Massey Hall gets a little bit bigger

The iconic Massey Hall is going to be getting something of a facelift!

Toronto’s MOD Developments recently bought the Canadian Bank of Commerce Building, which is located right beside the concert hall, and will be donating a 4,804 square-foot section of land to the hall. In tribute to its famous neighbour, MOD said it will rename the Commerce Building the Massey Tower.

The land donation will be used to add some amenities to the building, like extra washrooms and bars.

blog-23Jan2012-photo1The Hall has a rich musical history, and a long, long list of legendary performers. Young and old have taken in a show behind those red doors, making it nothing short of a great Toronto landmark.

It was commissioned in 1892 by industrial baron Hart Massey, who hired architect Sidney Badgley to design the hall as a memorial to his son, Charles Albert Massey, who passed away in 1884 at the age of 37. The elder Massey intended the hall as a “gift to aid in the development of the arts. . . [to be] an auditorium – spacious, substantial and comfortable, where public meetings, conventions, musical and other entertainments. . . could be given.”

blog-23Jan2012-photo2The first cornerstone was laid in September 1983, and the building was inaugurated less than one year later, with a five-concert festival, featuring Handel’s Messiah, performed by a 500-member chorus, with the 70-member Grand Festival Orchestra, conducted by Frederick Torrington.

A series of milestones would mark the concert hall in the coming years, including highest ticket price ($5 in 1903 for opera diva Adelina Patti’s farewell concert).

Pianists Oscar Peterson and 13-year-old Glenn Gould made their individual debuts at Massey Hall, within weeks of each other in 1946. Jazz legends Charlie Parker, Dizzy Gillespie, Bud Powell, Charles Mingus, and Max Roach played together for the only time in their lives in 1953.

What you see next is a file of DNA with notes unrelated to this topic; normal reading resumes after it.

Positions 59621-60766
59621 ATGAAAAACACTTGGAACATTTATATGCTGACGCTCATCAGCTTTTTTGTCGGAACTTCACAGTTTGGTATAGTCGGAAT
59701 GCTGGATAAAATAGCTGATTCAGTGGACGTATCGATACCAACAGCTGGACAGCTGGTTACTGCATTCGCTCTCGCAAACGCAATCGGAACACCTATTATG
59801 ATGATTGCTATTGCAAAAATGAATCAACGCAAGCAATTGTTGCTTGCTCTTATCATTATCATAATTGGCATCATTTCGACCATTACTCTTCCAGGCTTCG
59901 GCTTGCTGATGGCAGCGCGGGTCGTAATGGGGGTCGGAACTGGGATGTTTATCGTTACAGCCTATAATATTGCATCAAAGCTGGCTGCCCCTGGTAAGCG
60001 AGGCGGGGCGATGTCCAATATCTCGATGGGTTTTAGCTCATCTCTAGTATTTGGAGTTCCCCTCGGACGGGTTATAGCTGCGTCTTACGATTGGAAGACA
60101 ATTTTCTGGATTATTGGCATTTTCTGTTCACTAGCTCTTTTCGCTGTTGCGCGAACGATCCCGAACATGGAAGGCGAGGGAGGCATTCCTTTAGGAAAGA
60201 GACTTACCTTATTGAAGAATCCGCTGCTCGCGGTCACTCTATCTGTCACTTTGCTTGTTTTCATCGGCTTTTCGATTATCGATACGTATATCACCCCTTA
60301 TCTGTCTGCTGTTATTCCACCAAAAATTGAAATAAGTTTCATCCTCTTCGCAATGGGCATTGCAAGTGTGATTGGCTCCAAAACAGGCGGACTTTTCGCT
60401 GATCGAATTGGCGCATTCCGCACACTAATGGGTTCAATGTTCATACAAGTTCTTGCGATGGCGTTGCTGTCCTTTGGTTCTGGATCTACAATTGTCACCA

In 1965, Bob Dylan and his Canadian backups (later known as The Band) went electric for the first time at Massey Hall. In 1975, Dylan would rent out the hall for a solid week to film a movie about his life that is never released.

In 1967, Gordon Lightfoot began a long trail of solo performances at the Hall – the most of any performer. Luciano Pavarotti made is Toronto debut before a packed house at Massey Hall, again breaking records for ticket price – $50 each in 1973.

blog-23Jan2012-photo3Canadian rock legends, Rush, recorded their first live album at Massey Hall in 1976. The double album would sell over one million copies.

In 1993, Keith Richards announced he’d play at Massey Hall. Tickets sold out in just 40 minutes.

Four years later, Morrissey was hauled offstage during a concert at Massey Hall, after being mistaken for an audience member. The concert ended abruptly.

Massey Hall has had such a fabulous 118-year history, and it’s showing no signs of slowing down.

Click here for a detailed timeline of the Hall’s long history, and click here for a wonderful album by architectural photographer, Peter MacCallum.

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